January 28, 2014

Why does the 3-toed sloth, unlike the 2-toed sloth, descend from its tree to defecate?

Why take the risk? The risk is only taken maybe once a week, but still: "The sloth is highly vulnerable on the ground and an easy prey for jaguars in the forest and for coyotes and feral dogs in the chocolate-producing cacao tree plantations that it has learned to colonize." The 2-toed sloth defecates from the tree, so why does the 3-toed sloth descend?

University of Wisconsin biologists find the key — which involves moths and algae — to this mystery.

32 comments:

CStanley said...

I got sidetracked thinking of the implications if the two-toed sloths defecating in the cacao trees.

Purpleslog said...

I would assume it is just good manners. I for one have never pooped outside while in a tree.

Tibore said...

So, if a tree gets shat on in the forest, does it make a sound?


... c'mon. You all knew someone was going to go there.

EMD said...

Your tax dollars hard at work?

traditionalguy said...

I have a feeling that three toed sloths do not make good house pets. But they do sort of resemble old white guy hoarders who descend into public to vote GOP every election.

gerry said...

I actually did poop from a tree when on a camping trip as a teen. The fork in the tree was just right, only four feet off the ground, and far enough from others to provide a little privacy.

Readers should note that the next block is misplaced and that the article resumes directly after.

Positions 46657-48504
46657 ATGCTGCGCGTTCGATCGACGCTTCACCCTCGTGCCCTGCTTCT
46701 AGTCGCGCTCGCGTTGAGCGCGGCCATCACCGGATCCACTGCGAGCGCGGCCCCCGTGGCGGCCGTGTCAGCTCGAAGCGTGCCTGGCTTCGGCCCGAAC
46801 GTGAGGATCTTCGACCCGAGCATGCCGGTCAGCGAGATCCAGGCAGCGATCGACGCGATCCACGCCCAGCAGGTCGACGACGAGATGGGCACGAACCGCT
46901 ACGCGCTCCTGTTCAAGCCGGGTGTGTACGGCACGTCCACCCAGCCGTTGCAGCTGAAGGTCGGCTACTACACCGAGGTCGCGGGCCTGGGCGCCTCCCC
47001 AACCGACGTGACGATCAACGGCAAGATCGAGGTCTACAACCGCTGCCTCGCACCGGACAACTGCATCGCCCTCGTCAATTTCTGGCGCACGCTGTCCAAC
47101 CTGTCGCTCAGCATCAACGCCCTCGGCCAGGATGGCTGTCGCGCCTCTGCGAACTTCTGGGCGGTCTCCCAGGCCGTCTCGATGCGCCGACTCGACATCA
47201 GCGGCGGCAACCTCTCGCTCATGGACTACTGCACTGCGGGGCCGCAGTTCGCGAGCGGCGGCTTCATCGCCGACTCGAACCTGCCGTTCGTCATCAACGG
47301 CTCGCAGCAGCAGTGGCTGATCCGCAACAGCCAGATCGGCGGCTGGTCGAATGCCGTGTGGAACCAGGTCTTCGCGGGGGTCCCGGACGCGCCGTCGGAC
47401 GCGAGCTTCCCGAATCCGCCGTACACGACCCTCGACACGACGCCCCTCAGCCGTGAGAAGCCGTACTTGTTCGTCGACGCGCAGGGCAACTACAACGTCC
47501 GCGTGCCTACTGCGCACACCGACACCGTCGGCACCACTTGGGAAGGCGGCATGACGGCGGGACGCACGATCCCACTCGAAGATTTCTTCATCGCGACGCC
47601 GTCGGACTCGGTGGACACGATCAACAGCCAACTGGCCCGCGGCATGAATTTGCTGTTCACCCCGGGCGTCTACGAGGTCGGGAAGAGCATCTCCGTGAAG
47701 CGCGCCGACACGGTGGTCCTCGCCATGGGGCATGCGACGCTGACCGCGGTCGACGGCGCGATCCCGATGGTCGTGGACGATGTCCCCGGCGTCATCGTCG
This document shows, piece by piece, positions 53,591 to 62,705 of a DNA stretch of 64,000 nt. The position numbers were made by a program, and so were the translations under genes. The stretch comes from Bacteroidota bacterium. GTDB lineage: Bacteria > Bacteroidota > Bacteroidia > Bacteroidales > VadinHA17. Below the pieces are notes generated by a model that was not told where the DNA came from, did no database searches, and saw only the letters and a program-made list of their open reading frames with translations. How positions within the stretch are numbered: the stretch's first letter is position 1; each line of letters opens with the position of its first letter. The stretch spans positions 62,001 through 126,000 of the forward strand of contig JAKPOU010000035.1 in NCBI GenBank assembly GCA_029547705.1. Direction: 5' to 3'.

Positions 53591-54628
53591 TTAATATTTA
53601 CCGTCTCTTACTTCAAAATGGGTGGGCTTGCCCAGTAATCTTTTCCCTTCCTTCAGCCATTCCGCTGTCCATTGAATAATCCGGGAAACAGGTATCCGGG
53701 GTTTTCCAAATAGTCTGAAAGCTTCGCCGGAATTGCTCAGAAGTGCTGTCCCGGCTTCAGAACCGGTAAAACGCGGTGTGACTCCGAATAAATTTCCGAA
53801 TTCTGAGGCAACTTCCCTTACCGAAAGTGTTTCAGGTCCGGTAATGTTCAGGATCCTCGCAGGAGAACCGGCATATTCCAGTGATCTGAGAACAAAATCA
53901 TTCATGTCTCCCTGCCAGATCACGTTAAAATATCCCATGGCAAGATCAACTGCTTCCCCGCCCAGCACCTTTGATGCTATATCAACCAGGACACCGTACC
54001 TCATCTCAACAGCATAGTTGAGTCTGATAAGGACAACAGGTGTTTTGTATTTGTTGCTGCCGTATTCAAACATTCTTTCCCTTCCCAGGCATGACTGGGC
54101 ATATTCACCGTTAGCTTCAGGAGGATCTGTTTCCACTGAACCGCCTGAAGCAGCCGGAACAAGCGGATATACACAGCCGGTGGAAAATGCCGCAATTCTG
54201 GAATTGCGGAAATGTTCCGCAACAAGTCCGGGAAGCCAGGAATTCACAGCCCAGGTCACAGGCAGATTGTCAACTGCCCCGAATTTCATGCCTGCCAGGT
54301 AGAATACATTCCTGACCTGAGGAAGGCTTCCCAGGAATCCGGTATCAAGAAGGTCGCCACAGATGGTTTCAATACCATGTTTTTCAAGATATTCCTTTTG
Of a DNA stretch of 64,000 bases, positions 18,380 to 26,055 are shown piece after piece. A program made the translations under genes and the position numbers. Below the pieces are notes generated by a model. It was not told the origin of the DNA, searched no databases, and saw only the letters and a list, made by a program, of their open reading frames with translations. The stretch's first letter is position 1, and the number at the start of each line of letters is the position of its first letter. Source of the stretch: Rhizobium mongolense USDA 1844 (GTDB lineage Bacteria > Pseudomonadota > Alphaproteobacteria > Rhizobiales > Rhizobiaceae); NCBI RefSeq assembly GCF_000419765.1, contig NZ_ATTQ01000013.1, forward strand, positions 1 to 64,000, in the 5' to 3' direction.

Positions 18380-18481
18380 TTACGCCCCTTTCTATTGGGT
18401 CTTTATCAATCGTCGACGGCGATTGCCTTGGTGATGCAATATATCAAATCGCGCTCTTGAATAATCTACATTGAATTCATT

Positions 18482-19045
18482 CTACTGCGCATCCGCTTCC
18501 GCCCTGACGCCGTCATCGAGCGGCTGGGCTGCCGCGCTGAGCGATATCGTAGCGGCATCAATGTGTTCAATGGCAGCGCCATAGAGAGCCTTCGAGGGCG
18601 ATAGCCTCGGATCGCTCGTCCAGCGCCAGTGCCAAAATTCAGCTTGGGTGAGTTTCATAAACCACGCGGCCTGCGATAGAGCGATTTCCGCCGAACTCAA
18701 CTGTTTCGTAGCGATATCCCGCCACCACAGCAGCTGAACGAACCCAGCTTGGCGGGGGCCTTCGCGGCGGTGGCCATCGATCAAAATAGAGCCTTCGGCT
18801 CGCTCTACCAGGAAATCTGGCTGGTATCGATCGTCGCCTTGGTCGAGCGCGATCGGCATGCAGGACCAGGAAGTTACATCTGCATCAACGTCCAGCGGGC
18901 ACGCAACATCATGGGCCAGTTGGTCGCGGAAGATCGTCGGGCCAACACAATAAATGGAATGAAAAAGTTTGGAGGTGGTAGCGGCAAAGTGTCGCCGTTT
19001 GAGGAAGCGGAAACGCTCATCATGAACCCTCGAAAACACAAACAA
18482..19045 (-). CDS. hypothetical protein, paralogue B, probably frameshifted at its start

And, come to think of it, it didn't make a sound.

David said...

Does a bear shit in the woods?

Of course.

Why does a bear shit in the woods?

Because it can.

lgv said...

Why do some people wipe themselves standing up? Turns out they never knew better.

Maybe 3-toed sloths never hang around with 2-toed sloths and realized they should be pooping from the tree. Maybe a 3-toed sloth was pooping on the ground when a 2-toed sloth turd hit me in the head and vowed it was just wrong to poop from trees.

YoungHegelian said...

Maybe because the 3 toed sloths discovered through the bitter, bitter process of natural selection just how angry a jaguar gets when you shit on its head from a tree.

Patrick said...

Whew! I was worried we'd never figure it out.

Naked Surfer said...

Cool science. I get the ecosystem hypothesis. Nifty.

I don’t get the reasons why there’s a difference in behaviors between the two and three-toed sloths as a matter of their fitness landscapes. Something went right over my head there. And thank goodness. I’m not saying the difference is reducible to learned behaviors, as if sloths were reading different copies of my favorite book, How to Shit in the Woods (just watch Althouse put up an Amazon portal link to this).

It’s just that I don’t get the biological reasons for the difference. Maybe need to skip the breezy NYT article and go straight to the sources at U of Wisconsin?

Ron said...

This whole post is an indirect reference to the SOTU tonight, correct? Something about the three branches(!) of government? Yeah, I thought so...

madAsHell said...

Two or three toes.

Is it a life style choice, or is it an expression of their genes?

Sorun said...

Everything is shitty in Scott Walker's Wisconsin.

gerry said...

This whole post is an indirect reference to the SOTU tonight, correct? Something about the three branches(!) of government? Yeah, I thought so...